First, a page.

This is only the “entry point” Dolcetto from the Vajra family, but it’s still a deliciously aromatic example of Piedmont’s everyday red. Aromatic and fruity, showing flavours of plum and black cherry, as well as aromas of violets, it’s at its best when lightly chilled. Aren’t we all? Long and refreshing with chalky acidity.
Even chalkier and fresher than the Baudana bottling under the same label, this has more perfume, elegance and finesse, with a tautness and minerality that are thrilling to taste. Essence of Serralunga, with fine, silky tannins, good structure and a sweet, complex finish that goes on and on and on. Beautiful Barolo.
There isn’t a lot of competition in Piedmont, but this has to be the region’s best Riesling. Nor would it look shabby in a tasting with examples from the Alto Adige. Made entirely with clone 49 on poor, sandy soils, it’s a dry, tangy style with notes of white flowers and lime zest and a crisp, tapering finish. Beautifully balanced.
How many wines make you want to start dancing? I love the perfumed frivolity of this wine. Sweet, frothy and perfumed, it’s a wonderful expression of the Moscato grape. The alcohol is low, the flavours are fresh and aromatic. What’s not to like? Try it with a bowl of strawberries.
The Luigi Baudana wines come entirely from Serralunga d’Alba, widely considered the best village in the Barolo region. This is more closed and concentrated than the sweeter, riper 2009, but has finer tannins, too, and the classic chalky undertone of eastern Barolo. It’s a serious, even sligthly backward wine with excellent structure and ageing potential. Give this wine time.
More structured than the Bricco delle Viole, this comes from a 2.2 hectare, south- and south-east facing vineyard and is a first release. It’s got a bloody, almost iron-like note on the palate, firmish but well integrated tannins and minerally freshness. The tannins need food (preferably a lump of protein) to take away their edge. One to tuck away.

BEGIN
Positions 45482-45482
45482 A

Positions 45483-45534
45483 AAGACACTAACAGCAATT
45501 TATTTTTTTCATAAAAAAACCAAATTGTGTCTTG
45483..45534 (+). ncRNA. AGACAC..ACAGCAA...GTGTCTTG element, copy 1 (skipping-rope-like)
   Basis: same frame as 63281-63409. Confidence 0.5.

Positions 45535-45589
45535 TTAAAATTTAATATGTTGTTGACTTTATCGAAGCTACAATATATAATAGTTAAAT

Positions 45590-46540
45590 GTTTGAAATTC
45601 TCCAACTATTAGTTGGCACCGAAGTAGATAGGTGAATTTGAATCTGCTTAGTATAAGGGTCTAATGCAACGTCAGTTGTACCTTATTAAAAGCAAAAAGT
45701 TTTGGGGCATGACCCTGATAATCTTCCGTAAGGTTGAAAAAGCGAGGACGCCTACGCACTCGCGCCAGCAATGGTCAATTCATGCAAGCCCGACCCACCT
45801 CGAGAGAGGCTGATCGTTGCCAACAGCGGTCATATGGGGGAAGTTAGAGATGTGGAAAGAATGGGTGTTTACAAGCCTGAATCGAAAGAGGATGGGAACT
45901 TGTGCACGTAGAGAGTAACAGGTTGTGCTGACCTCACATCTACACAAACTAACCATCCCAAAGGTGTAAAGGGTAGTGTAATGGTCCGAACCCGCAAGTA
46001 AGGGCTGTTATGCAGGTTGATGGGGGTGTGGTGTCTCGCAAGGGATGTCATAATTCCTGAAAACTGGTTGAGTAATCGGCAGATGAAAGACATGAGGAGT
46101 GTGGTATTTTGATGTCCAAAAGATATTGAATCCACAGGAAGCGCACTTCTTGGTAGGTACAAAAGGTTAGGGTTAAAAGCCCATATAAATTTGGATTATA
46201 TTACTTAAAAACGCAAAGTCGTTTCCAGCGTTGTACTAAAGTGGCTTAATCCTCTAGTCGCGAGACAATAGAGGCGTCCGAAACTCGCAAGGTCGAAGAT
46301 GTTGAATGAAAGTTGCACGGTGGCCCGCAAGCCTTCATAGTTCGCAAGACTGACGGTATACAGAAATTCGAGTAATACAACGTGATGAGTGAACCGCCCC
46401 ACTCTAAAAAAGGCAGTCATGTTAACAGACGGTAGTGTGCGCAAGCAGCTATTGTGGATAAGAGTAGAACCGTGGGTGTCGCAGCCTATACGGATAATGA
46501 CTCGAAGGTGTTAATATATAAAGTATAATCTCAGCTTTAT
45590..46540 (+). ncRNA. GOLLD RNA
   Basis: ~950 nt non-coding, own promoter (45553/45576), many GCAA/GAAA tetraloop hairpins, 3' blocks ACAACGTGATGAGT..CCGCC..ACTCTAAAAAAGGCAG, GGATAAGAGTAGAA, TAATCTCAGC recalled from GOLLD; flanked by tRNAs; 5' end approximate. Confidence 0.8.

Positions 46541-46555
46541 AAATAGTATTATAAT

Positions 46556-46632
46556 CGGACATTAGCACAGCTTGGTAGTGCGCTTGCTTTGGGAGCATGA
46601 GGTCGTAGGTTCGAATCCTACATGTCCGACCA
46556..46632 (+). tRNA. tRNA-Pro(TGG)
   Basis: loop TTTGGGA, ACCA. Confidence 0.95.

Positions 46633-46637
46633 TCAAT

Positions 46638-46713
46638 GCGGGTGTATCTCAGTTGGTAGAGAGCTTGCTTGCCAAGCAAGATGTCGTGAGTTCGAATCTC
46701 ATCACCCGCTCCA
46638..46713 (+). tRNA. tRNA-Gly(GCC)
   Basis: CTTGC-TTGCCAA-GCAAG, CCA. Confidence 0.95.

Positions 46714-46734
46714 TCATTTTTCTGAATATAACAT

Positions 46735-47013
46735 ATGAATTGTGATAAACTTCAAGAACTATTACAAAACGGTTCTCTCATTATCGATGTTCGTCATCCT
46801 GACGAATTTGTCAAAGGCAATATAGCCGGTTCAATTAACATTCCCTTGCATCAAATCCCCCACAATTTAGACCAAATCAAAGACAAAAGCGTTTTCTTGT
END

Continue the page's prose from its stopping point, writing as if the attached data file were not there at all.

Made from a “proprietary selection of red-stalked clones”, the estate’s top Dolcetto hails from a single vineyard in Vergne. Rich in colour and more concentrated that the straight Dolcetto d’Alba, it’s worth the extra money. Plush and aromatic, with sweet plum and damson fruit, soft tannins and a sweet, lingering finish. Dolcetto doesn’t get much better than this.
The straight Barbera d’Alba is mostly fermented in stainless steel, but sees a small percentage of new oak for extra complexity. Savoury, sweet and refreshing, it has a little more acidity and tannin than the Dolcetto, but is still deliciously approachable as a young wine. Pure, tranpsarent and appealing, this shows the elegance that is to typical of this producer’s wines.
Slightly higher in alcohol than the regular Barbera, this is mostly sourced from the Bricco delle Viole vineyard, where the vines are 40 years old. Aged in neutral Slavonian oak, it’s creamy, smooth and savoury, with impressive texture, notes of liquorice and dried herbs, polished tannins and a warm, full-bodied finish. A Barbera that’s definitely worth keeping for a few years.